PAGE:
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Hannah Höch (1889-1978)

Artist's Resale Right ("Droit de Suite"). Artist's Resale Right Regulations 2006 apply to this lot, the buyer agrees to pay us an amount equal to the resale royalty provided for in those Regulations, and we undertake to the buyer to pay such amount to the artist's collection agent.
THE LANDSCAPE OF A MIND: A PRIVATE COLLECTOR'S SURREAL VISION
Hannah Höch (1889-1978)

Er und sein Milieu

Details
Hannah Höch (1889-1978) Er und sein Milieu signed, dated and titled 'H. Höch 19, ER UND SEIN MILIEU' (lower left) watercolour and pen and India ink on paper 19 ½ x 15 5/8 in. (49.6 x 39.7 cm.) Executed in 1919
Provenance
The artist, until at least 1924.
Galerie Franz, Berlin, by 1949.
Galerie Rudolf Springer, Berlin, by 1950.
Alain Bosquet, Paris.
William N. Copley, New York.
Mr & Mrs Barnet and Eleanor Cramer Hodes, Chicago.
Private collection, United States, by whom acquired from the above, circa 1980; sale, Christie's, New York, 8 November 2012, lot 156.
Acquired at the above sale.
Literature
W. Grohmann, 'Zehn Jahre Novembergruppe', in Kunst Der Zeit: Zeitschrift für Kunst und Literatur, vol. III, nos. 1-3, Berlin, 1928, p. 83 (illustrated).
G. Adriani, ed., Hannah Höch: Fotomontagen, Gemälde, Aquarelle, exh. cat., Kunsthalle, Tubingen, 1980, pp. 56, 58 & 64 (illustrated p. 60).
H. Bergius, Das Lachen Dadas: die Berliner Dadaisten und ihre Aktionen, Giessen, 1989, p. 132 (illustrated p. 135).
B. Gaehtgens, 'Ausstellung in Berlin: Hannah Höch, Aufstand der Puppen und Papiere', in Die Zeit, no. 52, Berlin, 22 December 1989.
E. Roditi, Dialogues: Conversations with European Artists at Mid-Century, San Francisco, 1990, p. 71.
M. Lavin, Cut with the kitchen knife: The Weimar photomontages of Hannah Höch, New Haven & London, 1993, p. 135.
M. Stavrinaki, 'Dada inhumain: le sujet et son milieu', in Les Cahiers du Mnam, no. 103, Paris, Spring 2008, p. 77 (illustrated).
Exhibited
Berlin, Grosse Berliner Kunstausstellung, Abteilung der Novembergruppe, 1922, no. 1286.
Moscow, Erste Allgemeine Deutsche Kunstausstellung in Sowjet-Russland der Künstlerhilfe I.A.H., Autumn 1924, no. 86.
Amsterdam, Stedelijk Museum, De Onafhankelijken, 1929, no. 154.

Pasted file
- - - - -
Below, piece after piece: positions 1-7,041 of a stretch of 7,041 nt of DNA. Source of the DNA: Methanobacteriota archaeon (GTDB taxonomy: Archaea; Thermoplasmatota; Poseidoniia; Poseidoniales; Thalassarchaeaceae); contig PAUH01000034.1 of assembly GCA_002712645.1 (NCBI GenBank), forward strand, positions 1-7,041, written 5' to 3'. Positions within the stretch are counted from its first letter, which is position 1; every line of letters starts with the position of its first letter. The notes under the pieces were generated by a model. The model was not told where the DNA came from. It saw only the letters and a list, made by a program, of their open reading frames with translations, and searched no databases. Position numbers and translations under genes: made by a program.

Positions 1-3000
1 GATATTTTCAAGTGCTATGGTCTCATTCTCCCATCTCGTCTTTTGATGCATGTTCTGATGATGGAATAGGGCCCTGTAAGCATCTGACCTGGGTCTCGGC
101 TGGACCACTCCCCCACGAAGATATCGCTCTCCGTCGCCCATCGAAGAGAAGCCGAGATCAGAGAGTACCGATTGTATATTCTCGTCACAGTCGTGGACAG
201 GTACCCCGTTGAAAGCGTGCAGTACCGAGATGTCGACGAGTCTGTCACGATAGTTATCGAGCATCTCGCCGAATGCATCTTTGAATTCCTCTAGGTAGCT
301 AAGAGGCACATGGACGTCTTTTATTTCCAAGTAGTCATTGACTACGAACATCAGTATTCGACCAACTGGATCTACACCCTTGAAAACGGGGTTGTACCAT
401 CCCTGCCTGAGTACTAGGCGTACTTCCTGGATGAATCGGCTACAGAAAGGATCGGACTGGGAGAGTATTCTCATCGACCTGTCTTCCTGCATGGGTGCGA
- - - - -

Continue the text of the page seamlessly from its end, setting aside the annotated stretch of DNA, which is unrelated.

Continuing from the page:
Berlin, Galerie Franz, Hannah Höch, Olbilder, Zeichnungen, Foto-Montagen, Aquarelle, 1949, n.p. (illustrated).
New York, Sidney Janis Gallery, Dada 1916-1923, April - May 1953, no. 124, n.p..
Berlin, Berlinische Galerie, Hannah Höch, 1889-1978: Ihr Werk, ihr Leben, ihre Freunde, November 1989 - January 1990.
Special Notice

Artist's Resale Right ("Droit de Suite"). Artist's Resale Right Regulations 2006 apply to this lot, the buyer agrees to pay us an amount equal to the resale royalty provided for in those Regulations, and we undertake to the buyer to pay such amount to the artist's collection agent.

Brought to you by

Keith Gill
Keith Gill Head of Evening Sale

Lot Essay


Dr Ralf Burmeister has confirmed the authenticity of this work.

Executed in 1919, Er und sein milieu is a rare watercolour dating from the height of Hannah Höch’s involvement with the Berlin Dadaists, in which the artist explored one of the key existential questions of the period – the place of humanity in the modern world of machinery. Drawing inspiration from the myriad of unusual objects, magazine clippings and mementos she preserved in a vast personal collection of ephemera, the otherworldly landscapes Höch produced during this period were intended, as she explained, to showcase ‘a new and sometimes terrifying dream world,’ one in which the fate of humanity seemed to hang precariously in the balance (Höch, in E. Roditi, Dialogues: Conversations with European Artists at Mid-Century, San Francisco, 1990, p. 71). With these otherworldly paintings, Höch believed she could ‘blur the firm borders that we human beings, cocksure as we are, are inclined to erect around everything that is accessible to us. I paint pictures in which I try to make this evident, tangible … I am a human being, but on the strength of my imagination – tied as it is – I can be a bridge. I should like to make what seems impossible appear possible; I should like to help to experience a richer world so that they may feel more kindly towards the world we know’ (Höch, quoted in Hannah Höch, exh. cat., London, 2014, p. 140).
Constructed using a variety of disparate elements and fragments, in a manner that echoes the artist’s work in photomontage, ER und sein milieu is infused with a dreamlike sense of mystery that echoes the enigmatic metaphysical paintings of Giorgio de Chirico. In the foreground a helpless, diminutive humanoid figure dangles upside down by the ankle, tethered to a gas pipe that extends horizontally across the picture plane, supplying a small bulb just visible along the upper edge of the frame. In the distance, a long rectangular glass case bearing the label ‘kunst’ houses a selection of famous architectural monuments – including a pyramid, a Gothic cathedral, a modern high-rise, the tower of Babel, and the Eiffel Tower – structures that embody the achievements and progress of humankind at particular moments in history. To the right, a tower surmounted by a terrarium shelters a variety of plant-life, symbolising the natural world, while below a translucent globe balanced precariously atop a truncated pyramid bears a sign saying ‘Mitmenschen’ (fellow man), yet remains empty, as if waiting to be filled by specimens. Suggesting a haunting vision of the future, in which mankind is completely detached and alienated from the reality we once knew, Höch challenges her viewers to contemplate their destiny in this new and uncertain world.

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